To experience self pity is to feel sorry for yourself
Self pity tends to be stultifying and inactive and can be likened to being caught in quicksand, slowly wallowing, then drowning in a morass of shame, self doubt and negative self talk.
Self Pity is a very powerful emotion.
When we are caught in self pity, we rarely express it to others as in: "I am feeling sorry for myself."
Instead, we tell the story of the situation that has happened to us, and which provokes the feeling, and our over-riding self pity encourages the listener to collude, or join together, with us.
Collusion in self pity is like forming a conspiracy together.
The self pity needs to be fed in order to exist, so it requires complicity and agreement, both from within us and from others, in order to stay alive.
This in turn, fuels our sense of pity for ourselves, keeping us trapped.
As the old saying goes, “Misery loves Company”
Because this powerful feeling of self pity evokes a reciprocal response from others, then treading the pity path can become a powerful habit.
As with all habits, if it is indulged and well fed it can become tenacious and prevent us from choosing a better pathway.
Choice is a gateway which opens many possibilities for action.
Unfortunately when we go through the gateway and tread our way down the path to self pity, we prevent ourselves from seeing the other gate which leads to the pathway marked positive action, understanding and contentment.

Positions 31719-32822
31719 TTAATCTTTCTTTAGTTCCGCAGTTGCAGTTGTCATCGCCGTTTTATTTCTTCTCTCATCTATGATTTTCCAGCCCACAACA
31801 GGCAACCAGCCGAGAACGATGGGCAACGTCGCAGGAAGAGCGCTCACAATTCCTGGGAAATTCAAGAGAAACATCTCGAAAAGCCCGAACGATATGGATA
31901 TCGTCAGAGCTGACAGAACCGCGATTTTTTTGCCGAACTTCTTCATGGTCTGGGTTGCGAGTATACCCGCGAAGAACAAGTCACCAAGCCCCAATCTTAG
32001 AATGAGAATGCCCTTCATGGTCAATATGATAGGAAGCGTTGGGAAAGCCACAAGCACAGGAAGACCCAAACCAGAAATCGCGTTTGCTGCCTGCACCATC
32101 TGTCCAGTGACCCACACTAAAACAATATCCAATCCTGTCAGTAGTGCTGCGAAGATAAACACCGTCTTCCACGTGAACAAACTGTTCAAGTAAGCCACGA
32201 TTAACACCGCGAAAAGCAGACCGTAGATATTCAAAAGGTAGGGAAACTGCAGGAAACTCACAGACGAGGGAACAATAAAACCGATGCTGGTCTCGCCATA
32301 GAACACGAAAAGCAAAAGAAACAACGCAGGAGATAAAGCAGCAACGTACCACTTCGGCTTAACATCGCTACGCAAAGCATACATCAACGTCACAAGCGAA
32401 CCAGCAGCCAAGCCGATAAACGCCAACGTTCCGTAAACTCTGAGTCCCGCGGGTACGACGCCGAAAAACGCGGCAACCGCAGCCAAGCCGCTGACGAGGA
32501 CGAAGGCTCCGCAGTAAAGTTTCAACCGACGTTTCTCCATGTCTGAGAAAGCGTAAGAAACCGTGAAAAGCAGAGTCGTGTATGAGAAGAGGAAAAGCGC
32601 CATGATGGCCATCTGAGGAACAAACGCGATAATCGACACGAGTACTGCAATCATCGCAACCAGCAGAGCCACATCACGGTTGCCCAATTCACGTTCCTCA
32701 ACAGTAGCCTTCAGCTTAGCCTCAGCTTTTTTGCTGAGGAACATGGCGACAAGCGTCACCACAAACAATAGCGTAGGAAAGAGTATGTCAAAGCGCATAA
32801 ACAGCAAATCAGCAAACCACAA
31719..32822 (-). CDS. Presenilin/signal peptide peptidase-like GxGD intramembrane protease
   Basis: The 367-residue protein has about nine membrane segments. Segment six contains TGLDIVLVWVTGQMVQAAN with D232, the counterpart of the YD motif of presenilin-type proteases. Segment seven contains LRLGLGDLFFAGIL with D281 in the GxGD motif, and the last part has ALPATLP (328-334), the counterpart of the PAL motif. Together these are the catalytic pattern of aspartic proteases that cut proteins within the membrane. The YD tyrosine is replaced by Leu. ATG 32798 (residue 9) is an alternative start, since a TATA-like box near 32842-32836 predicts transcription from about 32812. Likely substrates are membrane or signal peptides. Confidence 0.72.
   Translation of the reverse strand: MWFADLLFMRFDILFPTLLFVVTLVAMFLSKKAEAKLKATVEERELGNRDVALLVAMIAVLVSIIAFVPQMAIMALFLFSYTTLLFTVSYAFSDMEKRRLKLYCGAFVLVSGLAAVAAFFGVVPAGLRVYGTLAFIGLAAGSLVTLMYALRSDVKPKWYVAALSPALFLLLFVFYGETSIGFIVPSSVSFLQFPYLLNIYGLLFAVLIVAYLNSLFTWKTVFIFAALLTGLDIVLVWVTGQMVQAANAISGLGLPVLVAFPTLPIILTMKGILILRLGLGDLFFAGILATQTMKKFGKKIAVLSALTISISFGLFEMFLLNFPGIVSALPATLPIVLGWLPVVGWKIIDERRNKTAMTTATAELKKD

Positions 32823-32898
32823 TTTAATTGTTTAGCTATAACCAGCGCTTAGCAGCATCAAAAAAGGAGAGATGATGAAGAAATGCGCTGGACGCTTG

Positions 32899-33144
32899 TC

Sometimes the habit of self pity becomes deeply entrenched and we fail to recognise that we have fallen into the pit of feeling sorry for ourselves.
However, once we recognise that we have this tendency to deal with situations in this way, we can often detect when we are swimming in the pity pool and haul ourselves painfully out of it, after swimming for a while.
An effective tool is to write it all down, under the heading, “I Feel Sorry for Myself because......”
Put the list aside overnight and read it out to yourself the next day. Often you can see more clearly that some of these ideas can be dealt with through action, or through grief, some through talking them out, some can just be crossed off the list, while others incur horrible embarrassment.